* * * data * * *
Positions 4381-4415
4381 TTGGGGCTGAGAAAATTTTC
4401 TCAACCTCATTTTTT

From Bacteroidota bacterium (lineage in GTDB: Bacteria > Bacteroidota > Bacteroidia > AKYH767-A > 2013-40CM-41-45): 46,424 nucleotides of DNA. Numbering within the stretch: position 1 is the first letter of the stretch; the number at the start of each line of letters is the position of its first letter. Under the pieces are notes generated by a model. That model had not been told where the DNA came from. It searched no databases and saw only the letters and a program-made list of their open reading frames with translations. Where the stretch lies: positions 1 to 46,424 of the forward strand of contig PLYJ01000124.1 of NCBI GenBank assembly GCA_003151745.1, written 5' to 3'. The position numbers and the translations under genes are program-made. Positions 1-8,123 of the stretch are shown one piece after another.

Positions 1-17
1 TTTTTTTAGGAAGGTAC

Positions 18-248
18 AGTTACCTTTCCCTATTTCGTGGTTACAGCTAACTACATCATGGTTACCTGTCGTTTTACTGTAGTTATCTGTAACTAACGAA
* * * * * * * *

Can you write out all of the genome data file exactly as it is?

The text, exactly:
Positions 4381-4415
4381 TTGGGGCTGAGAAAATTTTC
4401 TCAACCTCATTTTTT

From Bacteroidota bacterium (lineage in GTDB: Bacteria > Bacteroidota > Bacteroidia > AKYH767-A > 2013-40CM-41-45): 46,424 nucleotides of DNA. Numbering within the stretch: position 1 is the first letter of the stretch; the number at the start of each line of letters is the position of its first letter. Under the pieces are notes generated by a model. That model had not been told where the DNA came from. It searched no databases and saw only the letters and a program-made list of their open reading frames with translations. Where the stretch lies: positions 1 to 46,424 of the forward strand of contig PLYJ01000124.1 of NCBI GenBank assembly GCA_003151745.1, written 5' to 3'. The position numbers and the translations under genes are program-made. Positions 1-8,123 of the stretch are shown one piece after another.

Positions 1-17
1 TTTTTTTAGGAAGGTAC

Positions 18-248
18 AGTTACCTTTCCCTATTTCGTGGTTACAGCTAACTACATCATGGTTACCTGTCGTTTTACTGTAGTTATCTGTAACTAACGAA